Francis Squair (seated with his 3 brothers and 2 sisters) was my great-grandfather. He was born in the Scottish Highlands just east of Loch Ness in 1848. After studying pharmacology at the University of Edinburgh, he and his brothers immigrated to Chicago around 1868. I can’t say why, but I surmise they were victims of the Highland Clearances, efforts by the hereditary landowners to forcibly displace the tenant farmers of the area so that the land could be enclosed and used to raise sheep, which had become a more lucrative endeavor than tenant farming.
Young Francis became a druggist in a fancy hotel in Chicago–the Grand Pacific, where Mary Todd Lincoln settled after the assassination of her husband. By that time, Mary had lost two of her three sons in addition to her husband, and she was showing signs of extreme stress. Often delusional and paranoid, she took to sewing her money and jewels into the hem of her skirts.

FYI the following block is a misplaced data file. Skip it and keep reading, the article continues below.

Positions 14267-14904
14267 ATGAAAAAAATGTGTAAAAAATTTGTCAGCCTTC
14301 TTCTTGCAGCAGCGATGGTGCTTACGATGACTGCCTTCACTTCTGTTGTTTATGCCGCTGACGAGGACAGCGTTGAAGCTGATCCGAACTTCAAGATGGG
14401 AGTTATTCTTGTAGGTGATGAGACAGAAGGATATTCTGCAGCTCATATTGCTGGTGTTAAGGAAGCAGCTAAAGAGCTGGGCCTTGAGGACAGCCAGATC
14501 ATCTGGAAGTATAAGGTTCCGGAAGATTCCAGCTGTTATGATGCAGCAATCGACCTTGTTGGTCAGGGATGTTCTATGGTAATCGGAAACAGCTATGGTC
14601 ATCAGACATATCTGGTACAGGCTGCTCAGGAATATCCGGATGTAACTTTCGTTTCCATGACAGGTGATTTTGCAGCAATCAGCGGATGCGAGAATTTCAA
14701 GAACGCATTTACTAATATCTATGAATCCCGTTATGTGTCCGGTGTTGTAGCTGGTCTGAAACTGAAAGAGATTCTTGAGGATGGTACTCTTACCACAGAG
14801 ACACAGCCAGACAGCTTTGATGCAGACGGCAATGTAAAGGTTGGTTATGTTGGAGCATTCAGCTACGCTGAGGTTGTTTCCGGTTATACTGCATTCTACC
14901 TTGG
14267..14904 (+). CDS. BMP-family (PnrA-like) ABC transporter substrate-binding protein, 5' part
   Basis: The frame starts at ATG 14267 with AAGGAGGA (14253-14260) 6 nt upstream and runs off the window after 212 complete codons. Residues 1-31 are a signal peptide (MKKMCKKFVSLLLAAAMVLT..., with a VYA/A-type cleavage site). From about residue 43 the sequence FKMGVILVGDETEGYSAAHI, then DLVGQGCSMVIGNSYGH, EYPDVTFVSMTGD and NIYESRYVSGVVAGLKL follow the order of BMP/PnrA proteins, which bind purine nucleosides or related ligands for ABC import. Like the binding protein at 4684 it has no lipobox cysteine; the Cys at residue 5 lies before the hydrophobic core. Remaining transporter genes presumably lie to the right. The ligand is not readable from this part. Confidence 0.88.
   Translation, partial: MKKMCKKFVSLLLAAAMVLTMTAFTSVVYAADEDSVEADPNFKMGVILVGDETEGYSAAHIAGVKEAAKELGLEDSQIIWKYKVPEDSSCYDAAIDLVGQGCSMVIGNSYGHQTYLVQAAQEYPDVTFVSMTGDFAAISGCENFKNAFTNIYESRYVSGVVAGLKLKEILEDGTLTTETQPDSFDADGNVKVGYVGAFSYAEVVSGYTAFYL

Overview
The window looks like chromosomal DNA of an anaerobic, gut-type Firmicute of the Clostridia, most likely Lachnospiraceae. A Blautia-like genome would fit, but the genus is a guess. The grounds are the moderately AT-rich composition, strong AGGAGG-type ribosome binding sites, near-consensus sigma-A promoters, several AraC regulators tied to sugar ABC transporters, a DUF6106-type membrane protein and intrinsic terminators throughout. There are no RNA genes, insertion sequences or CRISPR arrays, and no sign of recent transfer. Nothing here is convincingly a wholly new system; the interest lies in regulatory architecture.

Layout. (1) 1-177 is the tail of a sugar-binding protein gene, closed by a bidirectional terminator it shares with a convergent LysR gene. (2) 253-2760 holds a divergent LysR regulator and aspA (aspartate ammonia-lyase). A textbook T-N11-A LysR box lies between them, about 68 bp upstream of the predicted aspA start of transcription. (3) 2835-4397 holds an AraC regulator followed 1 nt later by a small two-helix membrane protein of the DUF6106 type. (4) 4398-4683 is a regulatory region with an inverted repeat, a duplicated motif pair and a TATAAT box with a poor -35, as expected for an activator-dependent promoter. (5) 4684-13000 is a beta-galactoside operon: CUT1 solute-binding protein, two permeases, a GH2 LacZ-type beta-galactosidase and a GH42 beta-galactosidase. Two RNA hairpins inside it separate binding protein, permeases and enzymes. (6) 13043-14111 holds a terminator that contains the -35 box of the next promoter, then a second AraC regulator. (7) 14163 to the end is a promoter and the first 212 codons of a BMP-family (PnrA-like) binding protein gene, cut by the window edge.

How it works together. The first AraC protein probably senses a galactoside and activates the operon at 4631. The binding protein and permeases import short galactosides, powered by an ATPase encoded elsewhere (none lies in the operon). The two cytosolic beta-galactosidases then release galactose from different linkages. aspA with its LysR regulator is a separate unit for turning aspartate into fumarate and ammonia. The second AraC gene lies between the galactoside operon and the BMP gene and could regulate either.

When her son Robert decided to commit her to a sanitorium, she fought the idea. There was a trial, and the judge determined she was indeed unstable–allowing Robert to involuntarily committed her.
On the evening after the verdict was read, Mary slipped away from her nurses and came into my grandfather’s drugstore, demanding laudanum, a potent opiate derivative. Suspecting that she was suicidal, he told her no. She was so insistent that he finally went into a back room and made up a bottle of sugar water, labeling it laudanum. She took it, walked into the lobby, and drank the entire bottle. By the time she realized nothing would happen, her son arrived on the scene.
The next day, she was taken to the sanatorium in Batavia, Illinois, where she stayed for several months. She died in the care of her sister a few years later.
My great-grandfather lived in Chicago with his brothers for the remainder of his life.
This story was shared by Holly Brady, a resident of Palo Alto.